Foreign expansion is, debatably, one of the most common business targets for entrepreneurs and businessmen. Not only most common, but it can also be said to be one of the most prized and desired objectives for any business. Although in many people’s perspective, foreign expansion is something that bigger entities target. In fact, foreign expansion probably sounds like a dream to you if you’re new to the world of business. To be fair, though, it would sound like a dream to most budding or even starting entrepreneurs. However, it doesn’t have to be a goal only for bigger companies.
Even Small to Medium scale Enterprises (SMEs) can aim for and even achieve this target, provided they do it right. The trick to making it in a foreign country is to avoid making mistakes. Here’s why. When you move into a new territory, you also move into new rules of dealing with people, moving money, and conducting business. Every rule that is different from your home country is a potential pitfall that you’ll need to leap over or go around. This is why the trick behind successful foreign expansion for any company, small or large, is to avoid making mistakes.
If you’re considering foreign expansion for your organisation then you need to pay heed to this small but not insignificant secret. What kind of foreign expansion mistakes are we talking about? Here’s a list.
Foreign Expansion Mistake #1: Trying to Make a Quick Buck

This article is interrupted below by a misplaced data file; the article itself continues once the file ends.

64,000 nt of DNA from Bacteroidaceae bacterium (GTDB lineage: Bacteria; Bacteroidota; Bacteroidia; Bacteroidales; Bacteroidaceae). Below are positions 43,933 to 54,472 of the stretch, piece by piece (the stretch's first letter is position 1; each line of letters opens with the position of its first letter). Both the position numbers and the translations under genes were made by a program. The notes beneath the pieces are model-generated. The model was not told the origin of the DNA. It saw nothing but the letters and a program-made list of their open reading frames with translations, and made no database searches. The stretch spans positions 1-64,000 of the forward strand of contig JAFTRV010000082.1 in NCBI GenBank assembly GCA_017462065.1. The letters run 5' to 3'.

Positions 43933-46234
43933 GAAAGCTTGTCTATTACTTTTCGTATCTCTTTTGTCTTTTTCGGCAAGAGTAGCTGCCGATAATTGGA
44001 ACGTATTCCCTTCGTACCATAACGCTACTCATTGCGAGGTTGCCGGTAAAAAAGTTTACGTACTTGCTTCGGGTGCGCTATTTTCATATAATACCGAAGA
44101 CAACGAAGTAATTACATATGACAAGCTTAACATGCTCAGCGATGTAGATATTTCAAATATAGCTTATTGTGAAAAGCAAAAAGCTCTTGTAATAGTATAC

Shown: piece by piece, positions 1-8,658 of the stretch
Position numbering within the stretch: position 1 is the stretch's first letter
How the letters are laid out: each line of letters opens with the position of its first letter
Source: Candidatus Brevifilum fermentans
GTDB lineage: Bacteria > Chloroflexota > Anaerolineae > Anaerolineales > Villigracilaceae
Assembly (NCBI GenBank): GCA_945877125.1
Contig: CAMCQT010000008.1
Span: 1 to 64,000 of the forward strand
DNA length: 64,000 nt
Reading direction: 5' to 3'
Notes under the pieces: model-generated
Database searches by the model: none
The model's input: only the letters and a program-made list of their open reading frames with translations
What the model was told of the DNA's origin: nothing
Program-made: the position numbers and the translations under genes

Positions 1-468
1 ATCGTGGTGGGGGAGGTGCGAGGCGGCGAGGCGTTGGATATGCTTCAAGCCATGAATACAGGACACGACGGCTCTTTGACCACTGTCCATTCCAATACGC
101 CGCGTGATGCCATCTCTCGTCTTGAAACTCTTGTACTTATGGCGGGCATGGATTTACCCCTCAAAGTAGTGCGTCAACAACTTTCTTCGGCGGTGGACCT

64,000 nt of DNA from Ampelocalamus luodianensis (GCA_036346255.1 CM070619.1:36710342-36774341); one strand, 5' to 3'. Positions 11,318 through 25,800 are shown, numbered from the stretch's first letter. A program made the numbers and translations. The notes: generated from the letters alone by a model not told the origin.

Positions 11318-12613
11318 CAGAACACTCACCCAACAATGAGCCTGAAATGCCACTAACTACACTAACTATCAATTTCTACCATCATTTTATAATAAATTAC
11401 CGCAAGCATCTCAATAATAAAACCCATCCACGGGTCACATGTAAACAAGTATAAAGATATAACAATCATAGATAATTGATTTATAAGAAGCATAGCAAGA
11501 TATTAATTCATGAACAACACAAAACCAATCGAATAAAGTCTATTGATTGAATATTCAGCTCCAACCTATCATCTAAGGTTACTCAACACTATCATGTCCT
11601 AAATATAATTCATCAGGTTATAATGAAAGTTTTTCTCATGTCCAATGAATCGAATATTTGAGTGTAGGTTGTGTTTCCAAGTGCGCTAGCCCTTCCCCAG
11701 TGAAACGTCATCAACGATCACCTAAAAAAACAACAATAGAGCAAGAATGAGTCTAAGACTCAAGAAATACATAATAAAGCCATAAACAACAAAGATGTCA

There are many reasons why foreign expansion is such a holy grail of an objective for most businesses. The most common are finding cheaper manufacturing costs or labour costs and tapping into newer markets for greater sales or margins.
Regardless of what the specific reason is, it boils down to making money. However, this simple logic can often be misleading.
Many businesses and entrepreneurs conceive foreign expansion with the objective of trying to make a quick buck. That is the wrong way of approaching a goal so large and expansive.
With that kind of an objective, the business always tries to cut corners. This directly results in poor product or service being delivered in the new market. As a result, the expansion process fails.
Not only does the new division of the business fail but the poor reputation garnered ends up affecting primary operations too. Effectively, having such a short-sighted goal means that the entire foreign expansion exercise is doomed to fail even before it is kicked off.
Foreign Expansion Mistake #2: Not Doing Your Research
Every market is different. Every country has a different climate. Every nation has different rules. And, every culture has different expectations. So how can you do what you’re doing right now in the new environment and expect to get the same results? You cannot. Once you’ve decided that you want your business to move towards foreign expansion, the next task is to evaluate various potential markets.
You can’t decide which market to enter purely on the basis of a hunch, general economic forecasts, or even the desire to see a specific country. Your decision has to be based on hard statistics. This means doing research into potential markets with respect to how likely it is that your product or service will be adopted, to what extent you can tap into competitors’ market shares, what kind of profit margins you can expect, and even what kind of stepping stone the first step outside your borders can be for your business.